Dr. Michael Ripchinski speaks about the Vaccinate Lancaster community vaccination center during a media briefing on site, with Gov. Tom Wolf in the background, on Wednesday, March 10, 2021. (Photo: Tim Stuhldreher)

There are probably many reasons why we saw such a steep decline in cases. Most notably, we had higher vaccination rates than we did last January. So that's good news.

I think it's coupled with the fact that omicron was so much more transmissible than delta. So that makes it natural immunity plus the base vaccination rate. I think we got to a point where the virus burnt itself out, if you will. Cases went down, and so did hospitalizations and deaths.

OUL: What do we know about the seasonality of Covid?

Ripchinski: When you look back at our inpatient census from last year, we hit our nadir around March 8. But then we went from 20 to 80 admissions by April 21. Given how transmissible omicron was, and the vaccination rate, I'm hopefully optimistic that we're not going to have another mini-surge in late April, like we did last year. But that's unknown at this point.

(Source: LG Health)

I think signs are more positive than last year that we can get through the spring and summer. The epidemiologists are saying this is probably going to be a winter virus and a need for boosters may occur. We'll see how our risk reemerges, potentially, in the fall.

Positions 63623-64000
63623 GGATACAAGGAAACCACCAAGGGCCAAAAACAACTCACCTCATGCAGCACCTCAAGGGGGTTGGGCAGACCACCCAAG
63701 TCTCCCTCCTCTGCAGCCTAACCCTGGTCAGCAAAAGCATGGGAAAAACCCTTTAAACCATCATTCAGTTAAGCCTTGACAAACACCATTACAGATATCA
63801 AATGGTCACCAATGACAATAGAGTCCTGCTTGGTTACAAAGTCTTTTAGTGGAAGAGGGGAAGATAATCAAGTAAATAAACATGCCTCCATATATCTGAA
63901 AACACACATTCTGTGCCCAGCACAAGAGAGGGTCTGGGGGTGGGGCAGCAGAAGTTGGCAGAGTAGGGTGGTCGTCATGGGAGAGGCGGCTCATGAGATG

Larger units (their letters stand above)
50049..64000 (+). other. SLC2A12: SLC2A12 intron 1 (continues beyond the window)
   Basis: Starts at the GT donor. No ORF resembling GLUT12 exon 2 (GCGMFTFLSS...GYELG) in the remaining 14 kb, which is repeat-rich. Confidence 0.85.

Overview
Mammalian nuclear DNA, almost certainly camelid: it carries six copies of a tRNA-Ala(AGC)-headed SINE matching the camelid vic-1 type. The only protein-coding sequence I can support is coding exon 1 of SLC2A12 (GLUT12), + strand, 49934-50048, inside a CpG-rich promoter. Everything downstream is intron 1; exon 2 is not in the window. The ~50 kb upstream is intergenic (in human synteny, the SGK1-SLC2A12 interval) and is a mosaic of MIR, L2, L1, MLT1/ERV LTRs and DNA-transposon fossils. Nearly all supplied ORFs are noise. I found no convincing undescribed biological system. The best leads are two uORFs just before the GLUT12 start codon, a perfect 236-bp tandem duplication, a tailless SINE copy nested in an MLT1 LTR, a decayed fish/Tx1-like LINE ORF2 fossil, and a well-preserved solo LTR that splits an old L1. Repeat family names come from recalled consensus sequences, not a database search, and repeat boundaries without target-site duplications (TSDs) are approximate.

The reason we're all hedging on this (is that) vaccination rates across the world are still not that great. You may have another country where a potential variant emerges because of low vaccination rates or low natural immunity. Where does that variant travel? How easily can it travel across the globe?

OUL: Were there local blood shortages, and how were they dealt with?

Ripchinski: We certainly had local blood shortages, as all the health systems faced. Being a Level One trauma center makes us particularly acutely aware of that, being a large cancer institute.

Given that high daily use of blood, it certainly made us nervous during the during the last surge, but luckily, and thankfully, we had over 1,000 employees donate in the last four to six weeks — an incredible outpouring from our community and our employees to help us rebuild the blood supply.

OUL: Over the past year, we saw vaccination and boosting; and the development of additional effective treatments. I was wondering if we could address each of those in turn. So, first, what's the state of play with vaccination?